Second Amendment Refresher

Second Amendment Refresher

Summary: Both left and right could use a second amendment refresher about armed citizens. Commentary by A. Barton Hinkle, 26 June 2009, Richmond Times-Dispatch.

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“There is always the danger that those inclined toward violence will incorporate it into their twisted worldview,” writes Bob Herbert of The New York Times in a recent column about right-wing extremism. Herbert has joined a chorus of liberal commentators who see a connection between (a) incidents such as the murder of abortion doctor George Tiller and James von Brunn’s attack at the Holocaust Museum and (b) the anti-government rhetoric issuing from conservative sources such as the National Rifle Association, talk-show host Glenn Beck, and U.S. Rep. Michele Bachmann.

Many liberal commentators currently contend that conservatives had better watch what they say, lest they inadvertently incite the wackos among us. Herbert, for instance, particularly disturbed by a new book that refers to a 1991 law-review article, “The Second Amendment Ain’t About Hunting,” expressing the notion that the right to bear arms was included in the Bill of Rights as a last resort against “the tyranny of our own government.”

He’s not alone. Josh Horwitz, executive director of the Coalition to Stop Gun Violence, has penned an entire tome about the pernicious pervasiveness of this “insurrectionist idea,” as he calls it — the notion that Americans have a right to defend their liberties by any means necessary, including armed violence if it comes to that. Why, even the justices in the Supreme Court’s Heller case who acknowledged an individual right to own firearms are sympathetic to such a notion, Horwitz laments. (Imagine!)

Let’s stipulate that you can find no end of over-the-top rhetoric about impending tyranny on the political right — just as you can on the political left. Not that long ago progressives were approvingly passing around Naomi Wolf’s essay, “Fascist America in 10 Easy Steps,” which made much of the supposedly ominous parallels between things done by George W. Bush and things done by famous fascists throughout history. Now it’s conservatives’ turn to point out the supposedly ominous parallels between the Obama administration’s policies and textbook socialism.

You can turn such facile analogies into a parlor game: The Nazis wore uniforms; the Boy Scouts wear uniforms; therefore, the Boy Scouts are just like the Nazis. (Nonsense.) On the other hand, some analogies are not so facile. Neither the Bush administration’s secret CIA prisons nor the Obama administration’s intervention in the automobile industry comport comfortably with the principles of liberal democratic capitalism.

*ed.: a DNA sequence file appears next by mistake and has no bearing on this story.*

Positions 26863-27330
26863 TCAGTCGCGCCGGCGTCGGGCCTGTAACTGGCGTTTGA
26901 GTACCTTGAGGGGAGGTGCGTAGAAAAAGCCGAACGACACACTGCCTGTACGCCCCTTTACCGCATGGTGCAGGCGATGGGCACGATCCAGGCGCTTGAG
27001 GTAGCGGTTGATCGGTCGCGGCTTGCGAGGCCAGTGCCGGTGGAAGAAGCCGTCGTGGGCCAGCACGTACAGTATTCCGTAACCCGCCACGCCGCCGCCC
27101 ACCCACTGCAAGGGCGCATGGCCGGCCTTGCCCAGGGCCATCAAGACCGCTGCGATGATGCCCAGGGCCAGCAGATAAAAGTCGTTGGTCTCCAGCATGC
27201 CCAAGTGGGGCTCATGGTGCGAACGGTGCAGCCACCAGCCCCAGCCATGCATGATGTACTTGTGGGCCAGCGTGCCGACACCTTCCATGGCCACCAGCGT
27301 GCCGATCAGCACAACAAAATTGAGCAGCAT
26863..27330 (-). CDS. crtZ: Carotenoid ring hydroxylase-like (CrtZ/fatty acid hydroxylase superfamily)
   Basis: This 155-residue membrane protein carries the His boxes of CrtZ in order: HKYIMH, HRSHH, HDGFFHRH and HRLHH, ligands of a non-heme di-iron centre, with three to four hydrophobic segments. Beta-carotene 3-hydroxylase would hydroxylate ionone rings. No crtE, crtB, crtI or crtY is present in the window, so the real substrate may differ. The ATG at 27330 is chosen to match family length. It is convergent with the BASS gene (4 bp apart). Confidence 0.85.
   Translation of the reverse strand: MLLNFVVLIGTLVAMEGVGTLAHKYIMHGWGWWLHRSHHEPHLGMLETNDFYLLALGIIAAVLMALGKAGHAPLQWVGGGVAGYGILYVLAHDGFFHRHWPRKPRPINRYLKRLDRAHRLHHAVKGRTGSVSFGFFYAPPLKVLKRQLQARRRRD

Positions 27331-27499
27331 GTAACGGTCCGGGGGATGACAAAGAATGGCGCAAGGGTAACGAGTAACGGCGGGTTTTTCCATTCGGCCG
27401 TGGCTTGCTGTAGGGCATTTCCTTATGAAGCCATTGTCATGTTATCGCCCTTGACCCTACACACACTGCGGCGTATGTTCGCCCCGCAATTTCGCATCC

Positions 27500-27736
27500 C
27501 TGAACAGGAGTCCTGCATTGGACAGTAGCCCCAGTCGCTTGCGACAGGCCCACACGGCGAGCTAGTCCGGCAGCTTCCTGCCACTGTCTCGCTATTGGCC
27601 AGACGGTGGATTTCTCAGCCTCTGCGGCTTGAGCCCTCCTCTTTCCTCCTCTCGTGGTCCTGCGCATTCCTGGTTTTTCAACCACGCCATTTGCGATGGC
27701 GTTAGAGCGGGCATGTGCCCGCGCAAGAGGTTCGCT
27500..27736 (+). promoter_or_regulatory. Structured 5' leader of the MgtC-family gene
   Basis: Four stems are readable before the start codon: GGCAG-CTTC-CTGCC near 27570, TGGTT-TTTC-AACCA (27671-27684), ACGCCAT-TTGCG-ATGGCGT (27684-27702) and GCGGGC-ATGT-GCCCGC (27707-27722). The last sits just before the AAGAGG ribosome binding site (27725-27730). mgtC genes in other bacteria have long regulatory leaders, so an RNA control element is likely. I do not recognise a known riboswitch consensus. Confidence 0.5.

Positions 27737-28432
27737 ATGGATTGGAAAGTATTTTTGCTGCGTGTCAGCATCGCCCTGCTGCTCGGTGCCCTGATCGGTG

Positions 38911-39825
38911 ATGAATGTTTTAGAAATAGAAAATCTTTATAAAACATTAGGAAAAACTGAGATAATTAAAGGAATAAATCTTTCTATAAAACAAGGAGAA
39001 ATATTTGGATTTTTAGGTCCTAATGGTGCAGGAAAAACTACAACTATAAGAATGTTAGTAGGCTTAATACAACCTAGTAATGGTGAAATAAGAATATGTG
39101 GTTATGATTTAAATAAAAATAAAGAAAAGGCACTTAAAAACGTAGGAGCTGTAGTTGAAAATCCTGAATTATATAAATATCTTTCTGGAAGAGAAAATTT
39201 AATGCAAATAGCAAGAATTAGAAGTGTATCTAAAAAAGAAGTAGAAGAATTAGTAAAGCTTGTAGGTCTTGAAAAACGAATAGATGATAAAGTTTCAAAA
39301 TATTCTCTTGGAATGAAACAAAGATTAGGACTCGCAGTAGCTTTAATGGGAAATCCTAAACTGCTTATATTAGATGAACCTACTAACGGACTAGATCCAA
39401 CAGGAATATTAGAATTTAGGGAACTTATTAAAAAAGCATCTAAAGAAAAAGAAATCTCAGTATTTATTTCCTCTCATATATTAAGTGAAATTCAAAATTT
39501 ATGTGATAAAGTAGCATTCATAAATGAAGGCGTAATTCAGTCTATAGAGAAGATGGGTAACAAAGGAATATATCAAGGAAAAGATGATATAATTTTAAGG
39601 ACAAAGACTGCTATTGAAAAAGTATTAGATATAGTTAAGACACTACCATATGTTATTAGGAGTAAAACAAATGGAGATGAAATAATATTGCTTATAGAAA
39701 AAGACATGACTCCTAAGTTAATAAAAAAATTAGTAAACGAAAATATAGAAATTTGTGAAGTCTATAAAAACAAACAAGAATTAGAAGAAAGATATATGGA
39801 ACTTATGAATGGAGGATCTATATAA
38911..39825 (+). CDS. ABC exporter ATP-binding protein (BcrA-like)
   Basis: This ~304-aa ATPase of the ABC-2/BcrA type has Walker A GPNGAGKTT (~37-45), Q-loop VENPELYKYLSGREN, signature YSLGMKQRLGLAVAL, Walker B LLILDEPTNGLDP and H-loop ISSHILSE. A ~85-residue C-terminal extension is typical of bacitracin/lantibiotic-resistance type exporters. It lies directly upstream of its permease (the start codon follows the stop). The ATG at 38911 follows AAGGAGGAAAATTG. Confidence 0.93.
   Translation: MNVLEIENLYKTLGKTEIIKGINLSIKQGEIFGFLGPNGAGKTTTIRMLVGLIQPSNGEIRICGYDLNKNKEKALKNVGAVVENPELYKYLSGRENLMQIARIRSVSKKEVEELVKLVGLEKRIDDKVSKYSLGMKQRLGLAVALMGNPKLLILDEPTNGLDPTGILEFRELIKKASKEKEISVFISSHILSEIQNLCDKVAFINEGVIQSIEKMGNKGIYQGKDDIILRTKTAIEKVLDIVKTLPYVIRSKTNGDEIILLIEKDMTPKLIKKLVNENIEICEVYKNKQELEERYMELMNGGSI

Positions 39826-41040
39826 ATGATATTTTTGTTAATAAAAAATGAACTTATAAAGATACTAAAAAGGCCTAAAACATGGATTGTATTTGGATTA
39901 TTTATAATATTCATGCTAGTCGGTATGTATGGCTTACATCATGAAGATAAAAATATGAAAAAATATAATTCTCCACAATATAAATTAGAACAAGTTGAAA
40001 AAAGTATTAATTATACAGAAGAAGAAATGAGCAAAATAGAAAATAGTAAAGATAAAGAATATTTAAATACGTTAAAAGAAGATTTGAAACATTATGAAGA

On the question of the Second Amendment, both sides should refresh their acquaintance with Joseph Story’s Commentaries. Story, appointed to the Supreme Court by James Madison, observed that “the militia is the natural defence of a free country against sudden foreign invasions, domestic insurrections, and domestic usurpations of power by rulers.” In other words, armed citizens might just as easily put down a rebellion against the United States as start one. In fact, the Militia Act of 1792 expressly authorized the president to call out a state militia “whenever the laws of the United States shall be opposed or the execution thereof obstructed, in any state, by combinations too powerful to be suppressed by the ordinary course of judicial proceedings.”

Still, it’s clear the Founders also embraced the notion that armed citizens might one day use force to throw off the yoke of domestic tyranny. This shouldn’t really come as a shock, given that the Founders were armed revolutionaries who had done precisely that. Yet some liberals seem horrified to hear conservatives bring the point up. The clear implication seems to be that violence in the pursuit of political and social goals ought to be anathema.

And that is a bit rich. Because the project of contemporary liberalism for the past several decades has been to expand the scope of coercive government power — which is, after all, predicated on violence.

Elaborate democratic procedures can lend it legitimacy, but at day’s end the defining characteristic of government is its monopoly on the justifiable initiation of force. Peaceful noncompliance is not an option. It was not an option for, e.g., Mildred and Richard Loving, who were set upon in their home by armed lawmen because they peacefully declined to observe Virginia’s democratically enacted anti-miscegenation statutes. It is no more an option today.

If, for example, Washington decides that every American shall join a health insurance program, then those who disagree cannot merely reply, like Bartleby the Scrivener, “I would prefer not to.” Anyone who tries will face sanction, such as a tax penalty. If they respectfully decline to pay the penalty, then eventually men with guns will come for them. If they resist arrest, then the lawmen will be justified in using force, including deadly force, to make them comply .

Liberals are right to worry that some Americans seem to find violence in pursuit of political ends perfectly acceptable. They also might want to ask themselves where those Americans ever got that idea.

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